— by James Montgomery
It's no secret that the British press can be a tad bit, well, hyperbolic.
It seems like there isn't a week that goes by without some new group of grubby, maladjusted youngsters being declared "the band that will save your life." And while sometimes the hype is right on (see Oasis, Blur, Pulp), more often than not it is decidedly unwarranted (um, the Coral, the Cooper Temple Clause, Kula Shaker).
And with that knowledge firmly implanted in their scruffy little heads, the Kooks — four lads from the seaside town of Brighton, England — shuffle onto the scene, ripe with hype and burdened with expectations. Will they rise to the occasion or will they be just another flaming wreck on the entertainment super-hypeway?
Neither, actually. As it turns out, the Kooks are just trying to use their newfound clout to get into some sweet parties.
"I don't pay much attention to the media," frontman Luke Pritchard said. "I mean, I think if you do, you can just go insane. The whole thing is really just nonexistent bullsh--, anyway. We're just doing the band stuff, and no one walks down the road and says they recognize us. I suppose the only good to come of it might be when I want to go out to a club, they might put me on the guest list or whatever. But that very rarely happens, actually."
We suspect Pritchard is just being modest. After all, since it was released in January, the Kooks' debut album, Inside In/Inside Out, has spawned five hit singles and is already certified triple-platinum in the U.K. (with sales in the neighbourhood of 900,000 copies). All of which is pretty stellar for a group that started primarily as a way for Pritchard and drummer Paul Garred to wear interesting hats.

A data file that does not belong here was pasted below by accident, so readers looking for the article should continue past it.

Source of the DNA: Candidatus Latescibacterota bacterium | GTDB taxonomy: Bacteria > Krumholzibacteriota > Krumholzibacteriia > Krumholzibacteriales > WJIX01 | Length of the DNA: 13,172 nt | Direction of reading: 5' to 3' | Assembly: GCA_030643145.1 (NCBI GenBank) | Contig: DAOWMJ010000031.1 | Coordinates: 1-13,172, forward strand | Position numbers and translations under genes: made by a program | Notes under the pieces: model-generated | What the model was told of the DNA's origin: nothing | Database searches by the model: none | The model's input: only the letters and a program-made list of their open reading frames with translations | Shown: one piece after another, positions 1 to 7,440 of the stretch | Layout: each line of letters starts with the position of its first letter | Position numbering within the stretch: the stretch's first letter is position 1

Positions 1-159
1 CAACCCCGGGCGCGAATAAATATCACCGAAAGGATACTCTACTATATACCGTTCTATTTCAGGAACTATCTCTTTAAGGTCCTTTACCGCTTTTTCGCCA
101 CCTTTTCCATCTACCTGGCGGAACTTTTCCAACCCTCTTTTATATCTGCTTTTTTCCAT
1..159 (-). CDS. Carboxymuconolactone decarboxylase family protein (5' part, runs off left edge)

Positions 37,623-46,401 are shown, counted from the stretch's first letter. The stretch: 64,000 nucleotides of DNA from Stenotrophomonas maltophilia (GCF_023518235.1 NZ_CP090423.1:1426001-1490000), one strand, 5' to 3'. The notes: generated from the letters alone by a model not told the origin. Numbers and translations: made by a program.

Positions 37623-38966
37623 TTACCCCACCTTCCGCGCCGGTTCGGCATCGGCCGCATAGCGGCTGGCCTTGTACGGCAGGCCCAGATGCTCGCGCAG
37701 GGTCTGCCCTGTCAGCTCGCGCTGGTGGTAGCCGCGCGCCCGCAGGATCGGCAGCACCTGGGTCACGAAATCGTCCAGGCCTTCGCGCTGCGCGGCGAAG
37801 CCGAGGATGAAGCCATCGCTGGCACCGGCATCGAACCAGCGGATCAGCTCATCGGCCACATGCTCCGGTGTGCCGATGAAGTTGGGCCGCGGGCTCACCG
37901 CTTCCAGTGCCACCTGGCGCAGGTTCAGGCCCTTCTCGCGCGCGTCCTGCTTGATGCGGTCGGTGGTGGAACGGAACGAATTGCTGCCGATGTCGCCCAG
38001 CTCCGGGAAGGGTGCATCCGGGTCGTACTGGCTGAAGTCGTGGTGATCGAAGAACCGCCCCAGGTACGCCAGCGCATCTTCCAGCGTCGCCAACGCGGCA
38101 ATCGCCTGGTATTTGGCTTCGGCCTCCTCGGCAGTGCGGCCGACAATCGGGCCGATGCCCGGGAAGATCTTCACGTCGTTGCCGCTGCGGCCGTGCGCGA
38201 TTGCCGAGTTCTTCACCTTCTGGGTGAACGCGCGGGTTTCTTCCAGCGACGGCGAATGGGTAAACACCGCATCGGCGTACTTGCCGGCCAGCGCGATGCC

"Me and Luke went shopping one day — we had this vision on how we wanted the band to look and stuff — so we bought some clothes and these hats," Garred laughed. "So we went in to get a gig, we don't have a demo, and this guy told us, 'Well, you can't get a gig if you don't have a demo, but I like your hats, so I'm going to give you a gig.' Of course, as it turns out, we couldn't fulfill the gig, because we were making a demo that week."
It ended up working out for the best. Pritchard and Garred added guitarist Hugh Harris and bassist Max Rafferty to the mix, and they got their demo in the hands of the very same guy who booked their first show. He then flipped it to a friend of his, who became the Kooks' manager. And within two years, they had a deal with Virgin Records.
"Everything sort of rolled off like that, and we've been totally unconscious," Garred said. "We didn't realize what was going on. We were in this whirlwind, and it hasn't really stopped. It's been amazing, playing these massive gigs, and the crowd sing back every word. That's a feeling all of its own."
This week, Inside In finally made its way to our shores. And with its heady mix of rambling, shambling rock and undeniably Anglo erudition, there's a good chance the Kooks could become the next Oasis. Then again, they could just as easily be the next Travis. Who's to know?
"Everything has happened so suddenly, so it's been a bit of a shock," Pritchard said. "And to us it's kind of funny, because we wanted to have a steady buildup, but obviously that wasn't meant to be. And now, with the States coming up, we're going to have to see what happens there. But we're just going to deal with it, keep making great records. Honestly though, the whole thing has been a total head f---."
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